Andrew Shovlin of Mercedes has revealed that he thought the team's sums were wrong when the 2009 Brawn GP car was apparently two seconds quicker than anyone else.
The engineer remains with the Brackley-based team to this day, having worked there during its Brawn GP days in 2009, coming about in the aftermath of Honda's shock decision to pull out of Formula 1 in late 2008.
The team went through a hurried sale to Ross Brawn, awkwardly lumped a Mercedes power unit into the Honda-designed chassis, and initially weren't able to take part in pre-season tests due to the ongoing financial and personnel issues.
However, one particular test gave Brawn the first idea of the success that lay ahead. With huge regulation changes for 2009, Toro Rosso ran their 2008 car at a test at Portimao and were two seconds quicker than the newer cars. For Brawn, their simulation data suggested their '09 was already as fast as the '08, leading the engineers to scratch their heads.
"So you’re sort of going around it and then thinking, well hang on a minute, this means that we’re nearly two seconds quicker than anyone else,” Shovlin explained on the Beyond the Grid podcast.
“And then you think we must have got our sums wrong.”
Once Brawn did manage to get the car on track in Barcelona, that performance gulf to the rest of the field was finally revealed. Jenson Button was immediately significantly faster than anyone, despite using old tyres that had been used for a shakedown at Silverstone.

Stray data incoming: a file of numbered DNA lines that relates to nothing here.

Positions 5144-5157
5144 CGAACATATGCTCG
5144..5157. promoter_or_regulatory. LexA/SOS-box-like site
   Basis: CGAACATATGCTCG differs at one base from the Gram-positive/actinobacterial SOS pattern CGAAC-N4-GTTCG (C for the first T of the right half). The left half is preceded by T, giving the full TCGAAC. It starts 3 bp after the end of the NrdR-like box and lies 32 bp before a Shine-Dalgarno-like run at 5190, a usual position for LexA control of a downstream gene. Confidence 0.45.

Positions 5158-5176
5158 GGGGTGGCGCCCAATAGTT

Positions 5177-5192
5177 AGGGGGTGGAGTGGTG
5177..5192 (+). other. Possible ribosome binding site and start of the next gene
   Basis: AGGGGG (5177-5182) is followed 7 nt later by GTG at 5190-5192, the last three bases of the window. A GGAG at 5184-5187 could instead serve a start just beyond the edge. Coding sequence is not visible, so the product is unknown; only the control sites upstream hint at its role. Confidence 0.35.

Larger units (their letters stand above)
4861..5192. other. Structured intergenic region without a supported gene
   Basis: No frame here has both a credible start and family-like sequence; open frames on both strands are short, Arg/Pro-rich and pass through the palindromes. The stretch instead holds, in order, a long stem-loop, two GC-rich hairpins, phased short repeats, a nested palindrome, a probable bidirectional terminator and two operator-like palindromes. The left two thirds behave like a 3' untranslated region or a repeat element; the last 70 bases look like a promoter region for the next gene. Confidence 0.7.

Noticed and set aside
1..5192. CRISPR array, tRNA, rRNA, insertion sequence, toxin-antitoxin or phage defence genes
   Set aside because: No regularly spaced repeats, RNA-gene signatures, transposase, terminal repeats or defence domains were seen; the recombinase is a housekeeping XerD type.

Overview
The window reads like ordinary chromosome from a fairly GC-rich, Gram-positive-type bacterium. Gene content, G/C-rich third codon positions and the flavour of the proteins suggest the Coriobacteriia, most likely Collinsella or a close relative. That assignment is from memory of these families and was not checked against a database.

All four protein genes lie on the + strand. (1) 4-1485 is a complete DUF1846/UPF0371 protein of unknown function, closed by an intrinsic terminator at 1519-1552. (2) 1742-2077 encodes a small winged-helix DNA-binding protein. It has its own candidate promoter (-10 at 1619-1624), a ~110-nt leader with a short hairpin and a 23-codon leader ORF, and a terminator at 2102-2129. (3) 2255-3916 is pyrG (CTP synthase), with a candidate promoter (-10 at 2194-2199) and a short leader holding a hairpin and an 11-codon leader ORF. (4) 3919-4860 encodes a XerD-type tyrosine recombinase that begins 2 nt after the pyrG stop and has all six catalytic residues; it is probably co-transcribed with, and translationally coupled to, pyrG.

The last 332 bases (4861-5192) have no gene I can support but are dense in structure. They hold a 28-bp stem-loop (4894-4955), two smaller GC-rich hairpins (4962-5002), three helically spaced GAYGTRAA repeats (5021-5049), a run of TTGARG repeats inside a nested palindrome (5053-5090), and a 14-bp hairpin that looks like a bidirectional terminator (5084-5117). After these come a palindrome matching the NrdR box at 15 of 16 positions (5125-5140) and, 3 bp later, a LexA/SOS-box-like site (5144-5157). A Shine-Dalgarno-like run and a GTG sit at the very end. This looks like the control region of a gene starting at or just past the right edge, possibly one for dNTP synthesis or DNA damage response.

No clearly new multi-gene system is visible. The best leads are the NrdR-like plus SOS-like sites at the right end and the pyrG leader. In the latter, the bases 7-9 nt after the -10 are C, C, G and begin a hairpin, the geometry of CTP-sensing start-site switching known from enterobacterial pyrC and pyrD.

However, despite the happy news on-track, it was a desolate time for the team as they were forced to make major cutbacks on the personnel front as they downsized from a factory outfit under Honda to a lean and small organsation under Brawn.
Some 350 jobs were cut as a result, with Shovlin remembering the time as particularly emotional due to the juxtaposition of their success with the uncertainty at the factory.
“When we went to Melbourne was the time when we announced the redundancies," Shovlin explained.
"Even at that point where we went away racing, you knew that lots and lots of people in back in Brackley were losing their jobs.
“But you’d come off this winter of not knowing whether you had a job, whether you were going to be able to pay the mortgage, and get dropped from that situation straight into this fairytale of the fastest car out there and winning race after race.”